April 1, 2023
“Blessings we enjoy daily; and for the most of them, because they be so common, most men forget to pay their praise.”
— Izaak Walton
Dear Fellow Shareholders,
Dear Fellow Shareholders,
The author of the quote above, from the book “The Complete Angler,” wasn’t thinking about his blessings in the financial markets. Instead, he wrote those words about fishing. I too have reacquainted myself with a love of fishing from my youth. I find the distraction and focus required to be successful at fishing useful after a day staring into the flashing red and green symbols on my Bloomberg screen!
The Intrepid Capital Fund successfully completed the first six month’s of the funds fiscal year ending March 31, 2023. For the first quarter of this calendar year, the Fund appreciated 3.82% which, when compounded on the 4.96% return in the fourth quarter of 2022, resulted in a non-annualized 8.97% total return over the six months since September 30, 2022. Included in these results was a dividend paid on March 31, 2023, of 22.59 cents per share.
We are now living through the experiment from several years ago that some describe as “modern monetary theory” which brought us, at one point, 18 trillion (with a T!) of negative yielding debt. Only a room full of PhD’s could come up with something like that. I mean really – am I going to deposit my monies in a bank account and “earn” negative interest rates so I will be worse off when I come back for my funds!? At one point, retailers in Germany couldn’t keep safes in stock as locals preferred a safe over their local bank! The Federal Reserve, staffed with 400 PhD’s, has now realized the error of their ways and raised the Fed Funds rate from close to zero in March of 2022 to roughly 5% now. That has now acquainted the public with a term I have used frequently in the past: duration (as a measure of interest rate risk). As well as the term “uninsured” depositors.
March of 2023 brought us the largest bank failure since the Great Financial Crisis of 2008 when depositors at Silicon Valley Bank requested $147 billion be paid back to them in two days. Regulators quickly moved to close the bank. While the bank had the highest credit quality assets in US Treasury bonds, they had significant unhedged duration risk coupled with close to 80% of deposits over the $250,000 FDIC limits.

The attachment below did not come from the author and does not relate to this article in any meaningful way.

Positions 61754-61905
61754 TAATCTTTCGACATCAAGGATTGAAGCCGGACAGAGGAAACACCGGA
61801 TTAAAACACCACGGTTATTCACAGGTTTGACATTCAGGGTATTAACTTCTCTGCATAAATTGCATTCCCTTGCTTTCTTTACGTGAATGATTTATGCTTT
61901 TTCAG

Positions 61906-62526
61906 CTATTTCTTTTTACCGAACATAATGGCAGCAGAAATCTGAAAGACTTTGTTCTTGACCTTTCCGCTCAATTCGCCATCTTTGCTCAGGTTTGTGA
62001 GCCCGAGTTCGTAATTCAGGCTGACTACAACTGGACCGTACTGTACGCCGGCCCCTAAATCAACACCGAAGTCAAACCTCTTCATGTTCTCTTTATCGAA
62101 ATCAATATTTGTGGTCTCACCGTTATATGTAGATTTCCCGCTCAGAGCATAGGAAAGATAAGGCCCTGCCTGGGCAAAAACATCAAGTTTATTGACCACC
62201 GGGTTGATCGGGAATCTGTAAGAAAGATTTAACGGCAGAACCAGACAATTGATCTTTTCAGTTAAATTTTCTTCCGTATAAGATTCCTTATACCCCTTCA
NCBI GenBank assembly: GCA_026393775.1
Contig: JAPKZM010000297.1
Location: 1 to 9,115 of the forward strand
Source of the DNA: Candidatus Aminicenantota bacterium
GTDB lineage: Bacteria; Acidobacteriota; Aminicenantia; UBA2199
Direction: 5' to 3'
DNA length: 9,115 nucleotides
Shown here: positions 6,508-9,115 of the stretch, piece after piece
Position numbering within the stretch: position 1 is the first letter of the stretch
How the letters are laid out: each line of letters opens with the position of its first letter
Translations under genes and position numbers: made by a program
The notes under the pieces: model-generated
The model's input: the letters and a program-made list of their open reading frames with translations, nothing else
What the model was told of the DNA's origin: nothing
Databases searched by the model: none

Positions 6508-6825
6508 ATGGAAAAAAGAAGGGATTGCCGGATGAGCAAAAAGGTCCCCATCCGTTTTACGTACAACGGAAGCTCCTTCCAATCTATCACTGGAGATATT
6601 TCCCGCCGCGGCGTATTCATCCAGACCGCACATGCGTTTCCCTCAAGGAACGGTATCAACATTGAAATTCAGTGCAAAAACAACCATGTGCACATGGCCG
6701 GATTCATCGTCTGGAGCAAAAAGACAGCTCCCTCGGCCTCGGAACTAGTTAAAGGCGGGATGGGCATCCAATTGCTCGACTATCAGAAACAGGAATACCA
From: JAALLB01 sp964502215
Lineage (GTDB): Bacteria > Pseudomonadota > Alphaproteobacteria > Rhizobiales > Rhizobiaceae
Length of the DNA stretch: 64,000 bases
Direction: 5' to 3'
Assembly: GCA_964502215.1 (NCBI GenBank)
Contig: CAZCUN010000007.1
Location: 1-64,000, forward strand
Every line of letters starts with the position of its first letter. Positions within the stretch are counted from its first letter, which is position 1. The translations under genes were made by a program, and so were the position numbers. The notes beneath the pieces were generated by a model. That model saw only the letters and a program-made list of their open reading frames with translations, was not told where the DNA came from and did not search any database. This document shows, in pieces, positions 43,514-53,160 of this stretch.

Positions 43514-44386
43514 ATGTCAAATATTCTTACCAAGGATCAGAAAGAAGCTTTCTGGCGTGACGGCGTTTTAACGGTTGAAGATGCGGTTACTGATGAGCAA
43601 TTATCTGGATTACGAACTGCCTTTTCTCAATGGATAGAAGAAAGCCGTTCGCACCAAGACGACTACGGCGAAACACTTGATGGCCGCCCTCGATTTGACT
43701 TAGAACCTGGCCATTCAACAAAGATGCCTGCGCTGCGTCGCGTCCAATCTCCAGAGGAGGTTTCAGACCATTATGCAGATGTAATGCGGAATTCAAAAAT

To give you a specific example applicable to Silicon Valley Bank, if you bought a 10 years to maturity Treasury bond at a 2% yield at par (100) and due to inflationary pressures and Federal Reserve activity the current rate was now 4%, the bond you bought at par when rates were 2% is now worth 83 cents on the dollar. I am amazed that bank regulators didn’t insist that management hedge that duration risk. Well, the rest is history.
The Intrepid Capital Fund hasn’t been a bank investor since inception for the simple reason it is very hard to understand the various assets a bank holds. We know the liabilities are the deposits, which as we have seen in the example above can quickly flee. There isn’t a bank out there that could survive a “run” on their deposits. A good example of a bank run is from one of my favorite movies “It’s a Wonderful Life” where Jimmy Stewart pleads with his neighbors to keep their money in his savings and loan – arguing that Joe’s deposits are in Carl’s house, etc.
My preference is for less exciting investments in the equity markets. I am attracted to founder/managers that often have a significant ownership interest. I have observed that this type of owner/operator often runs a company void of liabilities on the balance sheet and to quote the famous race car driver Mario Andretti “to finish first, you must first finish.” These balance sheets are built to finish.
Two recent acquisitions fit this bill to a “T.” Garmin (GRMN) dominates the marine/avionic/fitness categories for navigation. The families that founded the firm have a combined equity stake of roughly 20%, and the company has a billion (with a B!) in cash on the balance sheet. Watsco (WSO) is run by the father/son team of Albert and AJ Nahmad. This company is the leading HVAC distributor in the country with a large portion of their revenues coming from replacement equipment. Anyone close to the beach in Florida knows that the replacement cycle can be short!
I believe we are closer to the end than the beginning of the Federal Reserves rate hikes, but that doesn’t mean we won’t have price volatility around announcements of Consumer Price Index (CPI) statistics or future Fed policy. I will continue to seek investments like the two mentioned above when volatility spikes.
Thank you for your continued support. If there is anything we can do to serve you better, please don’t hesitate to call.
Mark F. Travis, President
Intrepid Income Fund Co-Portfolio Manager